Texas A&M is coming off a 34-10 loss at LSU last weekend. It was a game that forced many to suggest Manziel fell out of the Heisman Trophy race. To be fair, it was Manziel’s worst performance as a starting quarterback over the past two seasons, with the 2012 Heisman winner completing just 16 of 41 pass attempts for 224 yards and one touchdown and two interceptions. Manziel did not get much support though, with the Aggies getting gashed for 517 yards by LSU’s offense, including 324 yards on the ground. That will serve as the blueprint for Missouri this weekend as well, and should work out well. Missouri has the SEC’s second-leading rushing offense behind Auburn, averaging 238.0 yards per game. The Aggies have allowed a SEC worst 221.0 rushing yards per game. If Missouri sticks to the game plan and lets Henry Josey control the tempo with steady carries mixed in with some complimentary Russell Hansbrough and Marcus Murphy, the Tigers should be able to have their way with Texas A&M at home.

The key to utilizing the running game to their advantage will be keeping Manziel and Mike Evans, the SEC’s best wide receiver, off the field as much as possible. The Aggies have quick-strike ability any time that duo is on the field, but Missouri will counter with one of the SEC’s more turnover-happy pass defenses. Missouri gives up a lot of passing yards, so Manziel should be able to rack up some good numbers in his regular season finale. Missouri also leads the conference in interceptions, with 18 to 14 touchdowns allowed, so Missouri will also likely come up with some Manziel passes at times. Capitalizing on them will be important as much as running as much clock as possible.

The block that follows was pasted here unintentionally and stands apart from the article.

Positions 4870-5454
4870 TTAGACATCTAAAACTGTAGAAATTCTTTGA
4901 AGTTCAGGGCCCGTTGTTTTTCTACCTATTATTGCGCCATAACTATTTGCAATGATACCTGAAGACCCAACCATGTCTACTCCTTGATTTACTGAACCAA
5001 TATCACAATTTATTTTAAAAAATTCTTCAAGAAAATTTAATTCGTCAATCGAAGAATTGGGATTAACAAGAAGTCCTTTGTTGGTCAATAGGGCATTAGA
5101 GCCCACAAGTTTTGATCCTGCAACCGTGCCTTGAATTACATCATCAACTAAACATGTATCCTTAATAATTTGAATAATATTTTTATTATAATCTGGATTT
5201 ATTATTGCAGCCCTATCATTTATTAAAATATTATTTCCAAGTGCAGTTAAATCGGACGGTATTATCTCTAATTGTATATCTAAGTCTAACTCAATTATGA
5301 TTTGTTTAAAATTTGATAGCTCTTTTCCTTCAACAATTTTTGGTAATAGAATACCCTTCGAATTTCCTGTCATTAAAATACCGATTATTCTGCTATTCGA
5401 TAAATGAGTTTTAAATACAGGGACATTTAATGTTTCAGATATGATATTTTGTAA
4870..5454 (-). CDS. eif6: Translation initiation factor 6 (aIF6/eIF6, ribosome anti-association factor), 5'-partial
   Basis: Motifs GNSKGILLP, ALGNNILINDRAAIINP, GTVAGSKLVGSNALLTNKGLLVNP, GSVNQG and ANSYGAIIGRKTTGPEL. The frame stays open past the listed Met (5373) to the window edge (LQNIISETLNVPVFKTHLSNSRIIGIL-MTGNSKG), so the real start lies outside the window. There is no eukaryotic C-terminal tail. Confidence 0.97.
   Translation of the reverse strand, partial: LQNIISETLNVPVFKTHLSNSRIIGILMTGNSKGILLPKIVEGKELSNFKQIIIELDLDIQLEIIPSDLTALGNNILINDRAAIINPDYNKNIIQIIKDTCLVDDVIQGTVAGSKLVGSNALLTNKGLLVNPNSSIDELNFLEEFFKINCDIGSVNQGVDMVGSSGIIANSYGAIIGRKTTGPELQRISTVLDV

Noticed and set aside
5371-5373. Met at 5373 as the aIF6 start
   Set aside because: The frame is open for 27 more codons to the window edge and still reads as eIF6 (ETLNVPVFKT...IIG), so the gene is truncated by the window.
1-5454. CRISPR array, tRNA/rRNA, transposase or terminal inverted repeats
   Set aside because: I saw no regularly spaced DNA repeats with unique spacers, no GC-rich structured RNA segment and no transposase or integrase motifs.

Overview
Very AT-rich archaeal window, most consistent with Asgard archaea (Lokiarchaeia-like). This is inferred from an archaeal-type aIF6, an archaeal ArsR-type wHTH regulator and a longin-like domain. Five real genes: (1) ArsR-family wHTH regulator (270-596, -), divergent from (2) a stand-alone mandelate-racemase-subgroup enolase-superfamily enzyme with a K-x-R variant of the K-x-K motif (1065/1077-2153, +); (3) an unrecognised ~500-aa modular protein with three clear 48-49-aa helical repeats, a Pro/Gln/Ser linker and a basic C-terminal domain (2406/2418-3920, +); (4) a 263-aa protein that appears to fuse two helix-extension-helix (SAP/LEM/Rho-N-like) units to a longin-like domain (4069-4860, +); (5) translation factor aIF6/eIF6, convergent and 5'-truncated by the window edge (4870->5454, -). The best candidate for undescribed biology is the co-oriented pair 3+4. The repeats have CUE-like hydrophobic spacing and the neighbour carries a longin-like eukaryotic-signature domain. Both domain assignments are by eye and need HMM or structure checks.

Missouri may not want to get in to a shootout with Manziel and the Aggies, but Texas A&M has come up short  in a pair of high-scoring games this season already s it should not be something Missouri fears.